<Articles>A study on the suffix -tar- in the Japanese Kohoku dialect- its animacy co-occurence restrictions and aspectual behaviors

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  • <研究論文>滋賀県湖北方言の-tar-の性質と機能 --有生性の共起制限とアスペクト--
  • 滋賀県湖北方言の-tar-の性質と機能 : 有生性の共起制限とアスペクト
  • シガケン コホク ホウゲン ノ-tar-ノ セイシツ ト キノウ : ユウセイセイ ノ キョウキセイゲン ト アスペクト

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Abstract

This paper aims to show the fact that (1) the verbal suffix -tar-, which represents the aspectual meanings in the Kohoku dialect, has strong animacy co-occurrence restrictions with its topic nouns, i.e., only co-occurs with non-animate nouns and (2) because of its high productivity, we can no longer regard the suffix as "secondary" in the dialect. The restriction originates from the feature of the lexifier ar-u, which is the existence verb in the dialect as well as other dialects in Japanese. Contrastively, as previous studies show, the -te-ar- in standard Japanese and the -taRr- in the Keihan dialect, which are the counterparts of -tar-, have gradually grammaticalized and lost this restriction. Additionally, the suffix -tar- follows almost all verbs whereas -te-ar- and taRr- only follow a limited number of verbs in modern Japanese. Because of the lower productivity, these suffixes have been regarded as the "secondary" or "sub" aspect markers in the Japanese aspect system. In this paper, I will provide a precise description of the suffix -tar- so that it supports the hypothetical theory of the grammaticalization of the aspect markers. In addition, I will argue that unlike the counterparts in standard Japanese and the Keihan dialect, -tar- has not lost its features and productivity, that is, it plays an important role in the aspect system of the Kohoku dialect. I will also refer to the fact that some speakers of the Kohoku dialect tend to transfer this feature of -tar- to -te-ar- when they speak standard Japanese. This is an example of how a dialect speaker can apply the features of their dialect to the standard variety.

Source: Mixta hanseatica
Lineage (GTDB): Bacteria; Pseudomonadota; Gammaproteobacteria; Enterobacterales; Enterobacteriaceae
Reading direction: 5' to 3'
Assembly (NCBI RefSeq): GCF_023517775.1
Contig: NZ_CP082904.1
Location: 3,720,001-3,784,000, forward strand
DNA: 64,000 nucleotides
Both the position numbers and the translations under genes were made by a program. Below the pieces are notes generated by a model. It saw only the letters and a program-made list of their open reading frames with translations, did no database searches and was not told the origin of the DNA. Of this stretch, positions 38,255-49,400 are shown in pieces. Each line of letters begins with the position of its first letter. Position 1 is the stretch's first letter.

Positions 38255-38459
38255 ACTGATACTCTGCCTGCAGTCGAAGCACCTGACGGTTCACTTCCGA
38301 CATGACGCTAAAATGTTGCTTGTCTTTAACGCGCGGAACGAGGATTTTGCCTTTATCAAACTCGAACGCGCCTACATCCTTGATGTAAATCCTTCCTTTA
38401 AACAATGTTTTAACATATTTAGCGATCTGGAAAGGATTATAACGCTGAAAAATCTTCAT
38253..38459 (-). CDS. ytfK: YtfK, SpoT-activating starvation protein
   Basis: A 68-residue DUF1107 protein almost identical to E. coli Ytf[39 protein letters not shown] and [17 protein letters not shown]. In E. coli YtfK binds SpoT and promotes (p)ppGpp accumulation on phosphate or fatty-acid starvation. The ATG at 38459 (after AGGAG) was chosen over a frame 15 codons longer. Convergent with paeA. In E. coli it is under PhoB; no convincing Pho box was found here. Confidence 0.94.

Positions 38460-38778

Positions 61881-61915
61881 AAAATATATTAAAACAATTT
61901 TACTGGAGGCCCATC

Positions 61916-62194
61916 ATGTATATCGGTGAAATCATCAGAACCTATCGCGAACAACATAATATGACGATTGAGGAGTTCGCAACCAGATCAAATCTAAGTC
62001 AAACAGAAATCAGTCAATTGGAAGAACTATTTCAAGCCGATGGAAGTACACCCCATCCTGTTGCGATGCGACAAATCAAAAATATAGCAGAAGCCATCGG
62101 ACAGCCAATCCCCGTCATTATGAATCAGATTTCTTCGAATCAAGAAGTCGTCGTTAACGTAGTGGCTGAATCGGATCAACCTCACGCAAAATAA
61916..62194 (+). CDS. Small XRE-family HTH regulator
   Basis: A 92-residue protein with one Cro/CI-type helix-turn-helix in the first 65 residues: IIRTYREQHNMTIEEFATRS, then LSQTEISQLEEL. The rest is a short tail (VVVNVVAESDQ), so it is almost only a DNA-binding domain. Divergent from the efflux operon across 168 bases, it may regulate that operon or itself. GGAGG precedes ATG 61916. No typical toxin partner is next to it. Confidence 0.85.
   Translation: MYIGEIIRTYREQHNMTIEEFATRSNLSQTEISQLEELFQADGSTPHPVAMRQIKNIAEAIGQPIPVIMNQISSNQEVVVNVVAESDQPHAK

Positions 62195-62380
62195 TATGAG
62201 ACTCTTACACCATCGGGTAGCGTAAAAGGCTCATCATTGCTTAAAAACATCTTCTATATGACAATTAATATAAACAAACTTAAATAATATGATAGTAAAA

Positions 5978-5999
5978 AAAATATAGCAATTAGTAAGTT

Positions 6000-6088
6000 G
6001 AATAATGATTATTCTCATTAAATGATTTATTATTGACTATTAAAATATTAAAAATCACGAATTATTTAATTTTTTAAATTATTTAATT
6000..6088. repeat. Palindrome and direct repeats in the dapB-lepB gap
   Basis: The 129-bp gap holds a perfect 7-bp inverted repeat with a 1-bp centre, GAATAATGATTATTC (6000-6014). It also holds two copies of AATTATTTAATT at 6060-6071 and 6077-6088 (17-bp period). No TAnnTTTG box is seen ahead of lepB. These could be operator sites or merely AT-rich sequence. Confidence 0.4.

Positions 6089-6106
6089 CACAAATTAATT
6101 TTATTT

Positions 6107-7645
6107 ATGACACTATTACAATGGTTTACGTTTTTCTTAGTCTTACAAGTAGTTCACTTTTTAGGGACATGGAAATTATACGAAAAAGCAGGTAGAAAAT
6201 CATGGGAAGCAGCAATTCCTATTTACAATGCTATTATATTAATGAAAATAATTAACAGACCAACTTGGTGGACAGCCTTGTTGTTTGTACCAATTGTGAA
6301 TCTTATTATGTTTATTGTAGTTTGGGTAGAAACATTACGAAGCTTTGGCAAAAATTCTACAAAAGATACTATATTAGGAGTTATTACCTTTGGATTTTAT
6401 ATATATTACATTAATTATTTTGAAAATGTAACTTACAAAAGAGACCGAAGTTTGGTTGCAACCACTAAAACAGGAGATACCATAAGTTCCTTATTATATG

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  • 京都大学言語学研究

    京都大学言語学研究 38 49-63, 2019-12-31

    Departmental of Linguistics, Graduate School of Letters, Kyoto University

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